6Qs with Comedian Said Durrah //
Said Durrah first hit the stage at NYC’s Big Brown Comedy Hour in October, 2009. Six months, five major shows and several open mics later, he’s all but jokes when it comes to his new career. He’s a natural on stage, with quick wit and convincing impersonations. When he’s not writing comedy, he’s studying it — watching the greats and observing crowds. Said is honing his craft daily, one joke at a time. Said took a break from prepping for his next major performance at the New York Arab American Comedy Festival to share some stories and tell FEN how he got into comedy.
Sonic or Mario: Mario, ’cause I look like him
Now playing: Drake – “Forever”
Train, plane or automobile: Automobile
1. Why comedy?
I actually decided that this was something I wanted to do at a Eid party. There were about 60-70 people there, and I didn’t prepare any notes or anything but they said, “Why don’t you get up there and crack a few jokes on people?” It ended up turning into a freestyle 45 minute set. When I went back and watched a tape recording I heard all the people laughing and I heard laughs that I didn’t recognize, loudly. So I thought maybe I could give it a chance. And one of Dean’s [Obeidallah] relatives happened to be there at the time. And that family was like, “You need to get into this.”
Whenever anybody approaches me, or walks by me or I see anything, I automatically think of like 20 things that are funny to the point where I will smile. And they’ll look at me and smile — but little do they know, I just thought of about 10 jokes about this person.
2. What makes you laugh?
What makes me laugh is people who are willing to laugh at themselves. Rather than be embarrassed, they have the ability to make fun of themselves. I also love when people impersonate others.
3. Your favorite comedians?
My favorites are Robin Williams, Richard Pryor, Chris Rock and Eddie Murphy. But just to make it interesting, I’d put Bill Cosby at the table instead of Eddie Murphy. Because I just want to see Bill sit cross from Richard. And Chris Rock there making commentary. And Robin would be the mediator.
4. What’s your biggest challenge with Arab crowds?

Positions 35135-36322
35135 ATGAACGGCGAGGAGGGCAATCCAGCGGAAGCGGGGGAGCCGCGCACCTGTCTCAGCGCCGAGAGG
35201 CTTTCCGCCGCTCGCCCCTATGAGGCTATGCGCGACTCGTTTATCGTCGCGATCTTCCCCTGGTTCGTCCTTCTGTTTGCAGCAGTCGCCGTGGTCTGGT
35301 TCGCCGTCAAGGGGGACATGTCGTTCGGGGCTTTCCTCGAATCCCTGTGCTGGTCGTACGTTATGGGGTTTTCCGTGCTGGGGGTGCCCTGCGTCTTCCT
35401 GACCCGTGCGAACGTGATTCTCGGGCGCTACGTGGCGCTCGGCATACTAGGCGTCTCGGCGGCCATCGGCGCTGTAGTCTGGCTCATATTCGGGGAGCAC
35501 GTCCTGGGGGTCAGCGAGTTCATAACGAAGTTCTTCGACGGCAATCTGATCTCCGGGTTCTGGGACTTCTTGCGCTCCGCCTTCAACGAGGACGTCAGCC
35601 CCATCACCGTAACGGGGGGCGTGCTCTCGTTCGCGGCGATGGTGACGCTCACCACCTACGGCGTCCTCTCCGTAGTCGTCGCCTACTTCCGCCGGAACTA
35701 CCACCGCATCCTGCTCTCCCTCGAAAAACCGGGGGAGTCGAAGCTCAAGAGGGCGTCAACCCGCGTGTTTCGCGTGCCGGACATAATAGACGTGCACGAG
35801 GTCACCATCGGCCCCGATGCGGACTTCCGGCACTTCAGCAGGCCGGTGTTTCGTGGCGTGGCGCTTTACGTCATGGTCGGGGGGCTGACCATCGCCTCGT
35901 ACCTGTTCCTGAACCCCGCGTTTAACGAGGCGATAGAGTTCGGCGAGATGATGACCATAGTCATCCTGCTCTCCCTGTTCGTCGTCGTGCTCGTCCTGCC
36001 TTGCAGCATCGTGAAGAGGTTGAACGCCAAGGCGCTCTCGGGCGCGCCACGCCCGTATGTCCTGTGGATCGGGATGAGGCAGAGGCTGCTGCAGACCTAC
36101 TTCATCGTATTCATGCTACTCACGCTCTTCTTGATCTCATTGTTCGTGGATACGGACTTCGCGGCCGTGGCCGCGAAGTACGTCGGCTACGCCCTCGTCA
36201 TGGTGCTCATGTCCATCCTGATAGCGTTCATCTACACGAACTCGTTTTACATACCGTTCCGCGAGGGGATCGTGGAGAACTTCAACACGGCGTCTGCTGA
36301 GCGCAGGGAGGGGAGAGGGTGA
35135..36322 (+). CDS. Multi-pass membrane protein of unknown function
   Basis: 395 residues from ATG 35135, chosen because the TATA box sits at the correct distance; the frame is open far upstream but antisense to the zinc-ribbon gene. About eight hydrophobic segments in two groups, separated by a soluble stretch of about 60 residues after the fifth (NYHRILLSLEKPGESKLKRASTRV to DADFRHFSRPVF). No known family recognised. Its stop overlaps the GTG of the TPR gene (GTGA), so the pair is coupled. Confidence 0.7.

Personally, with Arab crowds — often times you have to show them that you’re laughing with them and not at them. And I think that’s the biggest challenge for me because no matter what I’m talking about, I want them to know that I’m son of these hills too, and I’m not just here ’cause there’s some tickets being sold.
I don’t want to get up there and make fun of things that I wouldn’t be able to stand by. That’s probably my biggest challenge because after the show they respect that.
5. What about non-Arab crowds?
It’s a similar challenge, except it’s flipped inside-out. I don’t want to get up in front of a non-Arab crowd and make them laugh at my culture. Whatever I’m gonna say, even though it’s comedy, they’re gonna take it to heart. So my biggest challenge is being an ambassador to my culture and staying true.
6. So who’s your ideal crowd?
I prefer any crowd who doesn’t know me very well. At the Big Brown Comedy Hour in New York, there were two girls standing there as I walked in, and one said, “Do you mind if we sit here? Cause it’s just a little bit dirty, do you think you could get someone to wipe this off?” So I walked over and I was like, “Here let me wipe that off for you.” Then at the end of the show, those same girls wanted a photo and an autograph. I said “I’m actually surprised you want to be photographed with the bus boy.” Out of the five major shows I’ve done, four of them I’ve been asked where my ticket was, and I love it.
Some people want to be that Arab comedian. I want to be that comedian that’s Arab.